Programming, with...well, that's what's next. Read on.
We need to be able to program stuff in our own lives and in how we interact with two other domains—and to do so independently, outside the control of any centralized entity or service:
The Internet of Things.
The portfolio of API-based services that are what large organizations need to become, whether they like it or not.
It's very early in the future that will grow here, but there are some early efforts that should invite our interest.
The best known (and funded, far as I know) is IFTTT, which stands for "if this, then that". It lets you make connections between "channels" that are actually Web services, through those services' APIs. "Each Channel has its own Triggers and Actions", IFTTT explains:
The this part of a Recipe is a Trigger. Some example Triggers are "I'm tagged in a photo on Facebook" or "I check in on Foursquare." The that part of a Recipe is an Action. Some example Actions are "send me a text message" or "create a status message on Facebook". Pieces of data from a Trigger are called Ingredients. For example, the Ingredients of an Email Trigger could be: subject, body, attachment, received date and the sender's address. Personal Recipes are a combination of a Trigger and an Action from your active Channels. Personal Recipes look like this: "if Any new photo by (your handle) then Add file from URL to (your handle's) Dropbox."
Last (but far from least) is the growing suite of tools, concepts and services that have been rolling out of Kynetx for the last several years. The open-source side is the language KRL and a rules engine. Phil Windley is the Linus of both, and he describes KRL this way: "KRL is a language that is designed to help programmers build and understand distributed, persistent data objects (PDOs) that live in the cloud and interact, primarily, through events. Collections of these PDOs form what I've frequently referred to as a personal cloud." These clouds can be hosted by one's self or at a service. They are, as Phil describes them, operating systems of one's own, with a "core set of services around identity, data and communications, as well as a programming model." Early applications of this model have me more excited than I've been in years. My wife too, and she's no techie. Take a look at SquareTag, for example.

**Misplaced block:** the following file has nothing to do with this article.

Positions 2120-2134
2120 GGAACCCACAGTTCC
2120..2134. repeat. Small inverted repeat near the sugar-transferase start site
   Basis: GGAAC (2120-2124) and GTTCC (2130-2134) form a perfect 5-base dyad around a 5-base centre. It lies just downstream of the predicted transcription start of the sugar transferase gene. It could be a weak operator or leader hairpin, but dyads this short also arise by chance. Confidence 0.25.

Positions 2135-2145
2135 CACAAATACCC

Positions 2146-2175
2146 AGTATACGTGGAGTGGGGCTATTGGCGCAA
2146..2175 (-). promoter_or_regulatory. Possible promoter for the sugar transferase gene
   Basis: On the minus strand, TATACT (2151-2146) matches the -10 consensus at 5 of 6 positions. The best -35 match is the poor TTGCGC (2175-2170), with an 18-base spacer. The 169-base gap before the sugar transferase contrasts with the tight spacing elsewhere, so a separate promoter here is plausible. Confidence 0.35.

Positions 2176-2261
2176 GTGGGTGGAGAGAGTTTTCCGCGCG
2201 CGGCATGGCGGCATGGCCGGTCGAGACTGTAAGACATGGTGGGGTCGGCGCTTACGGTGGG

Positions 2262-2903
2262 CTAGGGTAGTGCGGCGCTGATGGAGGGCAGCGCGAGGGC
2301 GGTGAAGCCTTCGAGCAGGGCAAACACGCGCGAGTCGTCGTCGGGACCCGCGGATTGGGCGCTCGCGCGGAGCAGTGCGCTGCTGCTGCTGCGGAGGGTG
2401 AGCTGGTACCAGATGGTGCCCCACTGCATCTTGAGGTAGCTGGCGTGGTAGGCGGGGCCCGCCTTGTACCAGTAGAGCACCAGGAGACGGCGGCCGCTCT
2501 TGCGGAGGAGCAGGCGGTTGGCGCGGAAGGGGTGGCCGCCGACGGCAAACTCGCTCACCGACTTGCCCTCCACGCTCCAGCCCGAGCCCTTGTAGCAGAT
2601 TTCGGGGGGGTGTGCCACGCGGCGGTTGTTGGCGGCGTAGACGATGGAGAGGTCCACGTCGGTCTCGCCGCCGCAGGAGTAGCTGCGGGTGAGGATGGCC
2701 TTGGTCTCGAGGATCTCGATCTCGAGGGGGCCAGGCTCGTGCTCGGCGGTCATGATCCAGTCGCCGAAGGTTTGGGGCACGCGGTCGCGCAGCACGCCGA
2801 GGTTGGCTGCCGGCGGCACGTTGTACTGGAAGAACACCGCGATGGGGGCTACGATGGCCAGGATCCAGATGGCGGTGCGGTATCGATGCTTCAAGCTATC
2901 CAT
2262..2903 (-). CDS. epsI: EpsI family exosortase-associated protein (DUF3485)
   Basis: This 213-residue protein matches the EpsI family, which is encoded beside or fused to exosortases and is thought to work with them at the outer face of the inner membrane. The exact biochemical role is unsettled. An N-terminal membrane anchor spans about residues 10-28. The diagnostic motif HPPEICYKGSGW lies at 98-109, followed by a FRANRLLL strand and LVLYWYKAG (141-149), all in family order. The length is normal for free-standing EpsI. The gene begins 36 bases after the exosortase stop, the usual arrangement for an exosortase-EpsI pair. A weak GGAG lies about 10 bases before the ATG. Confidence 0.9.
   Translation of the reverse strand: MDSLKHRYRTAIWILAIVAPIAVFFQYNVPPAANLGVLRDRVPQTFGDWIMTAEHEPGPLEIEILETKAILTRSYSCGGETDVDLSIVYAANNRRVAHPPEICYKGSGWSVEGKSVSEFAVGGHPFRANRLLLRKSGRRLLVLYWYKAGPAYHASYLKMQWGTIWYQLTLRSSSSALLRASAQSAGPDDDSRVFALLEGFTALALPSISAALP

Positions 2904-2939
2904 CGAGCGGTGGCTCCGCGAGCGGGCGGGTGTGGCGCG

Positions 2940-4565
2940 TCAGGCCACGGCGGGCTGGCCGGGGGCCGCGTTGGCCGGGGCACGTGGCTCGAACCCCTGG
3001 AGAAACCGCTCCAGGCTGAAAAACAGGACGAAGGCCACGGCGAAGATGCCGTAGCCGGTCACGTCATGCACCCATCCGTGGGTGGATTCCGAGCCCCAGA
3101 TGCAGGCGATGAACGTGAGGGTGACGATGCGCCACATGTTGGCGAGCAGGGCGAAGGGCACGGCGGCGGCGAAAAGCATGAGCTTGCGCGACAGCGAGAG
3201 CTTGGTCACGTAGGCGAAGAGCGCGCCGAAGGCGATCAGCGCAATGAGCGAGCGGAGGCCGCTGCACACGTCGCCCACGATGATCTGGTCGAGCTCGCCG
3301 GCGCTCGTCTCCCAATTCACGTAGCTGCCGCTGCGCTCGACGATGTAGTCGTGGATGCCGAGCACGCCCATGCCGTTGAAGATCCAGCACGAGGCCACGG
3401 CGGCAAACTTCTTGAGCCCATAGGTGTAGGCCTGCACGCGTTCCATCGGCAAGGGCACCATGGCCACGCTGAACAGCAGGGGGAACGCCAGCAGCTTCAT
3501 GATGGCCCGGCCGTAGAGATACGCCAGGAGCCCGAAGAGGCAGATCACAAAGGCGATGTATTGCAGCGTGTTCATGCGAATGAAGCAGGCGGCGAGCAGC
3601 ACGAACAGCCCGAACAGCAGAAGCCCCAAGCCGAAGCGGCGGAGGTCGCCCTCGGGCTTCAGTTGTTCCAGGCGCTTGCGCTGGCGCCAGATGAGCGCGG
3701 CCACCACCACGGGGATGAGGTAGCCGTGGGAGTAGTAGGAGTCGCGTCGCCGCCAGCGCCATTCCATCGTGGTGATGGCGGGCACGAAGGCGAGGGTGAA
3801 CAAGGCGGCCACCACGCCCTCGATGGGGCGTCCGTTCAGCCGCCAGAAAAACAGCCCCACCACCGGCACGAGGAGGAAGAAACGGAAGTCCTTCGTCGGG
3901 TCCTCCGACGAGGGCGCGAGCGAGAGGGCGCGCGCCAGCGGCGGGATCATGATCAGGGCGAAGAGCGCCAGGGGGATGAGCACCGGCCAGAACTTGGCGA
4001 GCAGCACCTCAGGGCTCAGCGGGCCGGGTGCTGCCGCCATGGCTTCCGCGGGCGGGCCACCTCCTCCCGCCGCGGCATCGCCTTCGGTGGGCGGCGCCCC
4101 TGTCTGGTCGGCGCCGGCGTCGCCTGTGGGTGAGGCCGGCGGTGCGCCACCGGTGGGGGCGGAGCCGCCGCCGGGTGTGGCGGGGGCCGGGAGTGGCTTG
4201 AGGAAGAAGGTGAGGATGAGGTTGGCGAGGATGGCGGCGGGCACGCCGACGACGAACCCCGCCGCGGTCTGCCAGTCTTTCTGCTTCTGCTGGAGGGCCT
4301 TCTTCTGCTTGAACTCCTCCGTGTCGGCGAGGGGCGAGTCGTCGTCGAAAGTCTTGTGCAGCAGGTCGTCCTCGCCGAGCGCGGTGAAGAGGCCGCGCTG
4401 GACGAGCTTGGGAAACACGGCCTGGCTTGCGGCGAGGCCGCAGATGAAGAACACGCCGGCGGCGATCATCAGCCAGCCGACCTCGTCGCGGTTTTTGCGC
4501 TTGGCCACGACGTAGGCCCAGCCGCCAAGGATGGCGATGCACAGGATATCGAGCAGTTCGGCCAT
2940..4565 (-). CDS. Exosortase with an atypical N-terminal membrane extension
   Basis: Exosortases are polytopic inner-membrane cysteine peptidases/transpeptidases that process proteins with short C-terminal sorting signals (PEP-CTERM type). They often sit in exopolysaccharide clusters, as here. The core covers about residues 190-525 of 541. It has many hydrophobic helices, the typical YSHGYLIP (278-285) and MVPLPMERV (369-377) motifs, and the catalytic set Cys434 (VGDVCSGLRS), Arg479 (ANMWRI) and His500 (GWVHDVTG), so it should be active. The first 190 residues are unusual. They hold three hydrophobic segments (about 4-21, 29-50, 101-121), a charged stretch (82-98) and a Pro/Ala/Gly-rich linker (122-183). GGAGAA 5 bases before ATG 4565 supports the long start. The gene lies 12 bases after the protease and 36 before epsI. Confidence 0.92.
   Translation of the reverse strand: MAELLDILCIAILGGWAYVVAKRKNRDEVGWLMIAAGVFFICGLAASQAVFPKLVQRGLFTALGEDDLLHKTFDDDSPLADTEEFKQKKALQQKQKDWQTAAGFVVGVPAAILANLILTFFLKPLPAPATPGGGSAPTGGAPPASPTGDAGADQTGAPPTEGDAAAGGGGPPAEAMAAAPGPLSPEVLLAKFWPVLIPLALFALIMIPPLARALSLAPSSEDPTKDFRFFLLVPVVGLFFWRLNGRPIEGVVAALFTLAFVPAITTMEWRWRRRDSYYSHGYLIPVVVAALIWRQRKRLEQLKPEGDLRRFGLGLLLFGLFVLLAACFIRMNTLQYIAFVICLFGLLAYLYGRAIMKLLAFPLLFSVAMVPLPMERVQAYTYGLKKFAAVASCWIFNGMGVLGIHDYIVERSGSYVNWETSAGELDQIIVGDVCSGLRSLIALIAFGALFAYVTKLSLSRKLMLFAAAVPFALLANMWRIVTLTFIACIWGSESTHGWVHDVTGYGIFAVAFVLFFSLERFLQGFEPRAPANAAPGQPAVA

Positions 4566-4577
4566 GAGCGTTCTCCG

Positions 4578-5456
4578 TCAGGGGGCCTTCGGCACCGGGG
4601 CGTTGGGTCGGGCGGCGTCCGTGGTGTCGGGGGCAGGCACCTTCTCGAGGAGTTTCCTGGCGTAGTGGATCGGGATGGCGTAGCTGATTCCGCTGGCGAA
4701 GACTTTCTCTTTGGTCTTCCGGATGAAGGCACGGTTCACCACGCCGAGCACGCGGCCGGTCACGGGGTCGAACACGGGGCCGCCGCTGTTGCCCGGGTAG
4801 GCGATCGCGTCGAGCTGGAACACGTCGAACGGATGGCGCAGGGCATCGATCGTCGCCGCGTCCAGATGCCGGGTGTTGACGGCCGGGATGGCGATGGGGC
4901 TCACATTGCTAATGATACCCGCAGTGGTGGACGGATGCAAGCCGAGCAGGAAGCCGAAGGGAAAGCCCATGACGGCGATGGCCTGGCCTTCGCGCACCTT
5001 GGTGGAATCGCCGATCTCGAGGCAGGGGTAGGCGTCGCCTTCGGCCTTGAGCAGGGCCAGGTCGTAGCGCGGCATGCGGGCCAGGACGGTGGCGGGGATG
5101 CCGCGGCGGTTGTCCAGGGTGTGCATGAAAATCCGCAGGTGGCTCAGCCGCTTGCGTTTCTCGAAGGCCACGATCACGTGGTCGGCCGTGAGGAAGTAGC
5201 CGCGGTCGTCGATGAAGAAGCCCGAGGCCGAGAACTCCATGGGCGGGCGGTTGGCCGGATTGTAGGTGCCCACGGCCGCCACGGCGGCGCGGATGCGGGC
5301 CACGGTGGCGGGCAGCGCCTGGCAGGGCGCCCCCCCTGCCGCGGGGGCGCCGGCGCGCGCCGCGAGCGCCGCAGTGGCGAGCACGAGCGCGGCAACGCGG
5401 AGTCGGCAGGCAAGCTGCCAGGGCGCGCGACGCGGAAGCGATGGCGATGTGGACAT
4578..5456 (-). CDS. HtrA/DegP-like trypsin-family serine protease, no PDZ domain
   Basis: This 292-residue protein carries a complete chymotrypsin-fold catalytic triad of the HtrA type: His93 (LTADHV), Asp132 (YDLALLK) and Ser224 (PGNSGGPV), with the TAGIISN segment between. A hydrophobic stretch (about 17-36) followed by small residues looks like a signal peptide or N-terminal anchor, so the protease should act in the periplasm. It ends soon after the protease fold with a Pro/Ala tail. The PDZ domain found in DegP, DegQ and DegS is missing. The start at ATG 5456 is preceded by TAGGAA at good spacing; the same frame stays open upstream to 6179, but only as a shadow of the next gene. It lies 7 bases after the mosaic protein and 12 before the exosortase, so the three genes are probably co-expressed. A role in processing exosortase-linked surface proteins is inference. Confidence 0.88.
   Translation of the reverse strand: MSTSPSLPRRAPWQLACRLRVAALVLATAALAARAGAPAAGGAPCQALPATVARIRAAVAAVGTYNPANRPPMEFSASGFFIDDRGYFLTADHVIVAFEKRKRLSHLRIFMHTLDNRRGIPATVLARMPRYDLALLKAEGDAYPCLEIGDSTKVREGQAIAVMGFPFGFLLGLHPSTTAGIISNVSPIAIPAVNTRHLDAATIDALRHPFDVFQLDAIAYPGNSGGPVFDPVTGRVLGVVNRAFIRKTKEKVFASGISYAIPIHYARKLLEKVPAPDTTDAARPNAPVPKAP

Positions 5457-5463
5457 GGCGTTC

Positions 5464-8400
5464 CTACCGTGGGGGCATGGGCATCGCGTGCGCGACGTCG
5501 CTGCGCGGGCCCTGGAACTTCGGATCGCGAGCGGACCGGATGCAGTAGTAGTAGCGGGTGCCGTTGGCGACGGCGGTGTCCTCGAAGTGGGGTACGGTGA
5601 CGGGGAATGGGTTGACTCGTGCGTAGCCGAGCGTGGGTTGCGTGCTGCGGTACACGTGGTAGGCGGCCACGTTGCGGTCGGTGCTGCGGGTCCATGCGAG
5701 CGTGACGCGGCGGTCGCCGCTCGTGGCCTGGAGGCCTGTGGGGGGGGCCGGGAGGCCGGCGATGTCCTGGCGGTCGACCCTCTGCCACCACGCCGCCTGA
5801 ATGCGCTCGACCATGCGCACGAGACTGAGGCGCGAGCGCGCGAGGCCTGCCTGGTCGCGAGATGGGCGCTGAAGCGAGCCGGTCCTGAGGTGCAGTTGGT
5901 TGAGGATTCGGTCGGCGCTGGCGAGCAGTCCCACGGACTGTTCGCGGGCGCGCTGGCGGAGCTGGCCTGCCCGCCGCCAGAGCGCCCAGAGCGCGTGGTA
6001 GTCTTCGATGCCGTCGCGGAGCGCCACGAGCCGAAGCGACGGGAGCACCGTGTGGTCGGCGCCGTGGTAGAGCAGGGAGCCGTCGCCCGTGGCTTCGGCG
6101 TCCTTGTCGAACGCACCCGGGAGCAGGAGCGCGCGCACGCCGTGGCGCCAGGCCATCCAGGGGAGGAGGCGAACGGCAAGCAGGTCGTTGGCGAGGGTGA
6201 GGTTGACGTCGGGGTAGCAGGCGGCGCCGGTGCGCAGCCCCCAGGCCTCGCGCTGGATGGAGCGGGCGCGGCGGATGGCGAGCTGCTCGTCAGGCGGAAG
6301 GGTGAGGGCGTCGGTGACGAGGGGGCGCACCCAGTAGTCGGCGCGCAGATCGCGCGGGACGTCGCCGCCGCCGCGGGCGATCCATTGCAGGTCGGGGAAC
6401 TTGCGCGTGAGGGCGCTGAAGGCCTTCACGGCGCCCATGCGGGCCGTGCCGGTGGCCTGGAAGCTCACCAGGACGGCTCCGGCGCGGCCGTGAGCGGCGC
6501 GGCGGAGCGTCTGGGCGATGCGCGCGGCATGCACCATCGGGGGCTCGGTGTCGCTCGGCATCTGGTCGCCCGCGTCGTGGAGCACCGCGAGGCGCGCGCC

KuppingerCole has a term I like for the category being built out here: Life Management Platforms. Hey, better to manage our own lives in the networked world than to be managed by the likes of Apple, mobile-phone companies or Google (which, let's remember, is an advertising company and takes advantage of its position with Android to watch much of what we're doing).
Given Android's overwhelming and growing success as a smartphone and tablet platform, it's obviously the bulls-eye toward which this kind of development should be targeted. Yes, it's not as open as many of us would like. For example, the latest SDK requires agreement to a nonfree license—though reportedly "to give Google the power to enforce the free software licenses of the components, if a third-party tries to break them." But, building on a majority OS is a nice place to start, especially when the market we're addressing is everybody.
I'm curious to see if, and how, readers dig some of the software developments I visit above—and, better yet, how nontechnical friends and spouses take to them. Listen for the magic line: "I can work with that."
Doc Searls is Senior Editor of Linux Journal